Thursday, April 26, 2018

Teach 180: NCTM Conference Day 1 (Day 148)

Today I attended an ok session, a good session and a great session.  The great session was in a room with about 12-14 teachers. We had various prompts we discussed around teaching, resources, technology, etc.  I wish I could remember the prompts, because they were thought provoking and everyone could contribute based on their own experiences.  What I found most fascinating in the end was that whatever type of school or level of teaching (elementary, middle, high school) we all had the common goal of doing what was best for our students.  We recognized that teaching has changed both in terms of content and pedagogy over the past 10-20 years. But it ultimately comes down to building relationships and trust with the students in front of us.  Without that foundation, it is challenging to have students learn anything, let alone math specifically.

Another topic that cropped up in our conversations was that students constantly ask "When am I going to use this?"  The truth for many students is "After high school, you will never use this."  For example, imaginary numbers or the quadratic formula are probably not useful to 90% (just my estimate) of college graduates after college.  (My husband is a Ph.D. chemist and does not use the quadratic formula on a daily basis.)  Does lack of utility for topic X mean we don't teach topic X?  If the only reason for learning something was because it was useful, we never would have fractal based antennas in our cell phones.  It was at this moment in the discussion that I said the following:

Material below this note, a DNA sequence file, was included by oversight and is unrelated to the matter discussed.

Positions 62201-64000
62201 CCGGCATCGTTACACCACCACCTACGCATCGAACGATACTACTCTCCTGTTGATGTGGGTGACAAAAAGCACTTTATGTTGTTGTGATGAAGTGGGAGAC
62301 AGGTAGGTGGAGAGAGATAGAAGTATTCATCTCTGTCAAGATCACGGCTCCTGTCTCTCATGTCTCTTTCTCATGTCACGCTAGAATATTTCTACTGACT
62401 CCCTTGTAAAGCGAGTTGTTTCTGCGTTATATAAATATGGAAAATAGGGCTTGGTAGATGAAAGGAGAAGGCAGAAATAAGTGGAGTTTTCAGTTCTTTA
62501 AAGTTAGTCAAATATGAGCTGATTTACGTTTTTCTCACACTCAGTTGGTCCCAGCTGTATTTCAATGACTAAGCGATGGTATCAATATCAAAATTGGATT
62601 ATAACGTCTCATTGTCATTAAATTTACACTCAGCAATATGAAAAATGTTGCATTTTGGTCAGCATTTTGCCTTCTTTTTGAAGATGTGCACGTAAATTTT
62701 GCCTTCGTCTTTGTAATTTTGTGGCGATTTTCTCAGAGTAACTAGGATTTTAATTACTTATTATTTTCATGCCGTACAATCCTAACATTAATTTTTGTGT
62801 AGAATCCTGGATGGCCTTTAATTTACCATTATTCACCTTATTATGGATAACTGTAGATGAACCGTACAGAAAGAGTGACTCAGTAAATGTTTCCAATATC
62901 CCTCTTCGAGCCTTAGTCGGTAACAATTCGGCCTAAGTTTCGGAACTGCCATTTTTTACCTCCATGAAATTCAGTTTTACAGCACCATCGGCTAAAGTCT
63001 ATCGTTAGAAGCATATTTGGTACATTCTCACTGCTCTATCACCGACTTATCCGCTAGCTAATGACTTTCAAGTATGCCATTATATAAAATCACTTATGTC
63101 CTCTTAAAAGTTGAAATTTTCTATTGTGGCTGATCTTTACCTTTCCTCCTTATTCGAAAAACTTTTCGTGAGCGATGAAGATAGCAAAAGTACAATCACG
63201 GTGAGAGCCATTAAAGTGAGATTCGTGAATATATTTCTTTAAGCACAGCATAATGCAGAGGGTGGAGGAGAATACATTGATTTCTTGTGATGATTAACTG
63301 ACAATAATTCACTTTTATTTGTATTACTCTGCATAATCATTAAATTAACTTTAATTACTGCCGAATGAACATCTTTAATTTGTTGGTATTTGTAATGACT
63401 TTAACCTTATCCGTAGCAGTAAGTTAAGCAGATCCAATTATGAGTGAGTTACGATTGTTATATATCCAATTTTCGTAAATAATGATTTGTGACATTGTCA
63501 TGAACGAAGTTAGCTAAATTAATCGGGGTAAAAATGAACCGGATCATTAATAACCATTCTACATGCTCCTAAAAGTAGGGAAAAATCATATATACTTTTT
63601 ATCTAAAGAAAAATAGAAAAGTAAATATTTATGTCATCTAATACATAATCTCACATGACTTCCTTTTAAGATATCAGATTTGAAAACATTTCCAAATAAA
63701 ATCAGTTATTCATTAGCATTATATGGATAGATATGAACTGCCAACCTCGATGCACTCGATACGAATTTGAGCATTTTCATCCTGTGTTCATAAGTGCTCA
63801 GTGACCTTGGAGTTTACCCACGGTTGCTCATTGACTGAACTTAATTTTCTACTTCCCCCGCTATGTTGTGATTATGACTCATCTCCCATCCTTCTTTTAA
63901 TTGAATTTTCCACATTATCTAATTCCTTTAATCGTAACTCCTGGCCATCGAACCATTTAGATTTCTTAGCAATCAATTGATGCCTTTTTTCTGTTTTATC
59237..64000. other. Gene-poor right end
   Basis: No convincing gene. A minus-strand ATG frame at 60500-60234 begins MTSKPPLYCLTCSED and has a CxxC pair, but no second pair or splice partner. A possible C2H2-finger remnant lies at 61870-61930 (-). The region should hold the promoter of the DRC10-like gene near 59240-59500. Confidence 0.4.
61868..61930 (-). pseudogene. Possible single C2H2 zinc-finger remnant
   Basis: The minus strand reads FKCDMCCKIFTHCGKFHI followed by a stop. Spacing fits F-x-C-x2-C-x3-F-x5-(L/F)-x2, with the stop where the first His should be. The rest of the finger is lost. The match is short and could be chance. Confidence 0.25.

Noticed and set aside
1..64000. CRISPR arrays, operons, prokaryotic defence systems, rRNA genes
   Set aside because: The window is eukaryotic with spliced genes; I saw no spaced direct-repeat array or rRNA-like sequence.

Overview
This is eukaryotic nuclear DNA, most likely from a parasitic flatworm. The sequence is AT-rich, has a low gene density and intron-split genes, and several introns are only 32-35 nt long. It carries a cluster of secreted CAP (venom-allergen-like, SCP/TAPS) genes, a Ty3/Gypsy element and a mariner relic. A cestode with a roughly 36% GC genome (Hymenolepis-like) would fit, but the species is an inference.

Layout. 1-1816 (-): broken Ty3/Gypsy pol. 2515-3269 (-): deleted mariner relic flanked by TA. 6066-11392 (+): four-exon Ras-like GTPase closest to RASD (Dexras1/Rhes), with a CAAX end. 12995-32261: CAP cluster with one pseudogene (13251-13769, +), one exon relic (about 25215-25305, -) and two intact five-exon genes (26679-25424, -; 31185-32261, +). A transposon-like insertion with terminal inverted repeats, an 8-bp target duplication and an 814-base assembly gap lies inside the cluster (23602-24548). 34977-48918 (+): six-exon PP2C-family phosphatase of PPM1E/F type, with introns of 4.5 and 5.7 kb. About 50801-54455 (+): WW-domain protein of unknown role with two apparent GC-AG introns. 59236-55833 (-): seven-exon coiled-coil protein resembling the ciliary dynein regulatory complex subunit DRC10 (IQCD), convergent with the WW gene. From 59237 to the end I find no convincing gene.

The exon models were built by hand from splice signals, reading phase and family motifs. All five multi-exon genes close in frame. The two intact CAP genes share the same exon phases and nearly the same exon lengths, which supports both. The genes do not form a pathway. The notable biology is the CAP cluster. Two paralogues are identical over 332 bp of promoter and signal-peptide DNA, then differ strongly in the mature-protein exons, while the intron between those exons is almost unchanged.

I truly believe this.  Sure there is math content that needs to be taught, but most students won't remember it unless they go into a math or science field. What will carry students through their high school years and beyond in mathematics is the willingness to discover, try, fail, try again, fail once more, make connections and finally generalize.  The generalization will not be a fill-in-the blank scaffolded note, but it will be the result of the understanding that they have discovered and constructed for themselves.  Teaching in this way takes courage.  A willingness to let go and trust your students and yourself.  It is not easy and after 25 years of teaching, it is still a conscious decision that I have to make daily.  I don't consider myself to be an "expert" or "master" teacher.  I am like my students - a learner and I am trying to improve and become better at my craft on a daily basis.

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